“Registration of pets would reduce the number of abandonments”


France still needs to make progress on the subject. Like every summer, the Society for the Protection of Animals (SPA) is issuing the alert on the saturation of its shelters. Since the beginning of the summer, the association has already counted more than 12,000 pet abandonments. At the same time, many recent news items, ranging from the football player Kurt Zouma filmed hitting his cat to the two inhabitants of Essonne (Ile-de-France) who kept crocodiles in their cellar, testify to an all-too-common cruelty to animals.

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What do these phenomena say about our society? How to evolve on these questions? What do animals feel? Georges Chapouthier, neurobiologist, philosopher and director of research emeritus at the CNRS, author in particular of Save the man by the animal (Odile Jacob, 2020), gives her analysis to Marianne.

Marianne: Who are the people who abandon their animals and what does this say about our society?

George Chapouthier: It is very difficult to define a typical profile. These are people who adopt an animal because it amuses them and abandon them as soon as it annoys them, like a simple object or a vulgar gadget. They have neither consideration nor respect. It’s also quite paradoxical because there is an increase in interest in animals, but obviously not for everyone. We can see a resurgence, every year, with the approach of summer, the main cause being the holidays. There are, however, many ways to keep your animal, whether it is in paid boarding or with a friend.

It’s a lesser evil, but even there, it’s not necessarily ideal, because it takes the animal out of its home, which is problematic especially for cats, who are very attached to their territory. A dog, which obviously has the ability to become attached to its master, feels when it is abandoned. When we commit atrocious acts like leaving him on a motorway service area, he knows what is happening.

What should be done to solve this problem or at least allow a real evolution?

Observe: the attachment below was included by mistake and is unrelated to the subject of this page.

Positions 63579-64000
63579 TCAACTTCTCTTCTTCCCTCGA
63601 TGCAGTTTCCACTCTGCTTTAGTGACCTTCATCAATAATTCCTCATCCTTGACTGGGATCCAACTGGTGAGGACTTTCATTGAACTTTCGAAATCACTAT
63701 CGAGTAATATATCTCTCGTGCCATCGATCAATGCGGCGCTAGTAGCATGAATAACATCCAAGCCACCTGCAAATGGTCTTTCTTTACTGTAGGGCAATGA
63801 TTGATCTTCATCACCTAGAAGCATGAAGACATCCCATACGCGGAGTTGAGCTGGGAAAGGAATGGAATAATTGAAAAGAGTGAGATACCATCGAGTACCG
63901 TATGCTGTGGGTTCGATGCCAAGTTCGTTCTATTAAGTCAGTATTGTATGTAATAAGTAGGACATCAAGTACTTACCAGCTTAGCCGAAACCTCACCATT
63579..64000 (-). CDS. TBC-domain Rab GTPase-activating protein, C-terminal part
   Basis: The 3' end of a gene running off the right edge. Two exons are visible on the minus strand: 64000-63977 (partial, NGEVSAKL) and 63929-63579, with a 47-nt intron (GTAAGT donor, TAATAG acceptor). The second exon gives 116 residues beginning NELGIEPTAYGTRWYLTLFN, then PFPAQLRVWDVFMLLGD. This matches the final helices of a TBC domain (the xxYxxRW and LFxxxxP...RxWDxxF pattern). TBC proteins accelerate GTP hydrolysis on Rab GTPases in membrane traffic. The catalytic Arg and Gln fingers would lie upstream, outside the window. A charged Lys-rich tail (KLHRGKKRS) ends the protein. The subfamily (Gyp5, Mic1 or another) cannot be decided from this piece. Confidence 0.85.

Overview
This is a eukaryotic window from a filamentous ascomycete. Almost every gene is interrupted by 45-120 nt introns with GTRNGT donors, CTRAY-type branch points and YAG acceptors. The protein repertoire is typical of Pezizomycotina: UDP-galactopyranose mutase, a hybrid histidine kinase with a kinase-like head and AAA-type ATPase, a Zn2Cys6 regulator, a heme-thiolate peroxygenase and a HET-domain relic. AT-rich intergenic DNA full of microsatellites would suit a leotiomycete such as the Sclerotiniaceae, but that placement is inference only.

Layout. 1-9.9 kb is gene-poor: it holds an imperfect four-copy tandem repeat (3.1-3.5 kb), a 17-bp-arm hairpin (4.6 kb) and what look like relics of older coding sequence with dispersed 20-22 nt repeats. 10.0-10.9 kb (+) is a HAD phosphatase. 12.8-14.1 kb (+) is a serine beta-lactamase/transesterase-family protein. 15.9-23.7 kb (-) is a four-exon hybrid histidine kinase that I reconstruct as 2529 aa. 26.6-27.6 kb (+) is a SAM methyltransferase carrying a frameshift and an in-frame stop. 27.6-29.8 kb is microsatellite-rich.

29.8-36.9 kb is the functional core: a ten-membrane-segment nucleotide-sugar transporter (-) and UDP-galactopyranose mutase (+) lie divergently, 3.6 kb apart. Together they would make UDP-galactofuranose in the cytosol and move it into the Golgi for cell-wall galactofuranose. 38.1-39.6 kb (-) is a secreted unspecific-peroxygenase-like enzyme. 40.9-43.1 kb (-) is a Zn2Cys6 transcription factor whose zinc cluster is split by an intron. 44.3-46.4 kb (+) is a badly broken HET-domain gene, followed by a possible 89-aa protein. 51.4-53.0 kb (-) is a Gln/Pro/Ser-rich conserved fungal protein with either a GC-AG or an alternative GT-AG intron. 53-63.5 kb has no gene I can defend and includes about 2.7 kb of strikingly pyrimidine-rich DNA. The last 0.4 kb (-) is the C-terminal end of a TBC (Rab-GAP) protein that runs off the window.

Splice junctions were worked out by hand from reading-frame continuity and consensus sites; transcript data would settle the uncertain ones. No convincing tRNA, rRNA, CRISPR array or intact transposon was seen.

To protect animals, we must give them certain rights and establish laws. Even if this is already the case, the concept of animal rights still often has difficulty in being accepted. There are more advanced countries than France, which is currently focusing on vertebrate animals. In Germany, for example, throwing live crustaceans into boiling water is prohibited. As for pets, in Switzerland, someone who wants a dog is required to undergo a certain training.

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With us, it is now easy to adopt, but the controls should be further strengthened. The registration of pets should eventually be achieved, which would reduce the number of abandonments and make vaccination compulsory. Progress also requires education. Many associations work in particular to include notions of respect for animals in civic and moral education courses at school.

Do other societies, past or present, have different relationships with animals?

In animist societies, which see spirits in animals, they are much better treated. Same for polytheistic societies, like Hinduism and Buddhism, where the animal has a better status, for spiritual and religious matters. Originally, in early Judaism and Islam, there were also standards for respecting animals. In a way, it’s industrial civilization that has erased all that.